The Korean War (25 June 1950 – 27 July 1953) was a war between the Republic of Korea and the Democratic People's Republic of Korea. The Korean War was primarily the result of the political division of Korea by an agreement of the victorious Allies at the conclusion of the Pacific War at the end of World War II.
U.S. efforts to save South Korea from communist invasion accelerated Department of State attempts to restore Japan to a respected international position and make that country a prosperous ally of the United States. Negotiated primarily by John Foster Dulles in 1950 and 1951, the Treaty of San Francisco ended the state of war between Japan and 47 of the Allies (most nations allied with the Soviet Union refused to sign), concluded the American Occupation and excused the Japanese from reparations for the war.
In October 1951, the all-black 24th Infantry Regiment, a unit established in 1869, which had served during the Spanish-American War, World War I, World War II and the beginning of the Korean War, was disbanded, essentially ending segregation in the U.S. Army. In the last two years of the Korean War throughout the services, hundreds of blacks held command positions, were posted to elite units such as combat aviation and served in a variety of technical military specialties. Additionally, more blacks than may have done so in a segregated military, chose to stay in the armed forces after the war because of the improved social environment, financial benefits, educational opportunities and promotion potential.
The cease-fire was signed on July 27, 1953, and has never been replaced by a formal peace treaty. It set up a 4-kilometer demilitarized zone along the 38th parallel. It was signed by North Korean and Chinese military leaders on one side, and by the U.S.-led United Nations command on the other. No South Korean representatives signed the agreement, which was always intended as a temporary measure.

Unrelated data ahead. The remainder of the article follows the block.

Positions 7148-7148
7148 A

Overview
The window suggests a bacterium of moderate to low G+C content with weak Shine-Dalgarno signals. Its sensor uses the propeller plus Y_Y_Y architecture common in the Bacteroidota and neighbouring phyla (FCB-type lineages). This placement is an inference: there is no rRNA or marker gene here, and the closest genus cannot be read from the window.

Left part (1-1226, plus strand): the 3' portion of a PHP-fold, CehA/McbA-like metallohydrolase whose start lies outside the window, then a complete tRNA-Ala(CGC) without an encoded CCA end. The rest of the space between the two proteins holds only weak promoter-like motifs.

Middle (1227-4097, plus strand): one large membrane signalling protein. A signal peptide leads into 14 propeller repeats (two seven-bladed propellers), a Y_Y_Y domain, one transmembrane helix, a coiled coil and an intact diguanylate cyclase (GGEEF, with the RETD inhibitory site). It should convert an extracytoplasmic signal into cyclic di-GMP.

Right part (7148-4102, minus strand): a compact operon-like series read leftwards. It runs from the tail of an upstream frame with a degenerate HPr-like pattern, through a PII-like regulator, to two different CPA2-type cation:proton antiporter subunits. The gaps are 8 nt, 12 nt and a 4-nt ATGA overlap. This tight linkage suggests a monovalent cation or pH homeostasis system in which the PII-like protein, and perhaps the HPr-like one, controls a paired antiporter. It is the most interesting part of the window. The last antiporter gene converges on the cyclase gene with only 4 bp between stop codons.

The CIA judged that the "Soviet rulers, in directing or sanctioning the Chinese Communist intervention,... must have appreciated the increased risk of global war and have felt ready to accept such a development... They have resolved to pursue aggressively their world- wide attack on the power position of the United States and its allies, regardless of the possibility that global war may result" (FRUS, 1950, VII:1309-1310; also see 1190)
A war of rapid movement was replaced by one of night patrols in no-mans-land and set-piece offensives launched from trenches across enemy minefields and barbed wire with massive artillery support. Like WWI and WWII the war on land became an artillery war – artillery inflicted most of the casualties and without its support there was no prospect of storming the strong trench systems both sides constructed.
An airstrike on Hill 227, Korea during 1952. [AWM 044757] ... Enlarge the photo of the airstrike
While neither the United Nations Command (UNC) nor the communists now aspired to total victory, there was still a point in seizing vital ground to influence the ceasefire negotiations
"If you had looked at a situation map at the end of December, 1950, you would have seen little blue dots all over the peninsula, little isolated U.N. positions -- no sign of coherence or integrity. He shook all that out. He reformed a line across the peninsula from one coast to the other, and then he began a deliberate, buttoned-up offensive a step at a time: good artillery support, good air support, identify your objectives and take them." Ridgway's offensive, known as the "meatgrinder" because of the heavy casualties it inflicted on the Chinese and North Koreans, moved slowly north until the U.N. had recaptured Seoul and reached the 38th parallel.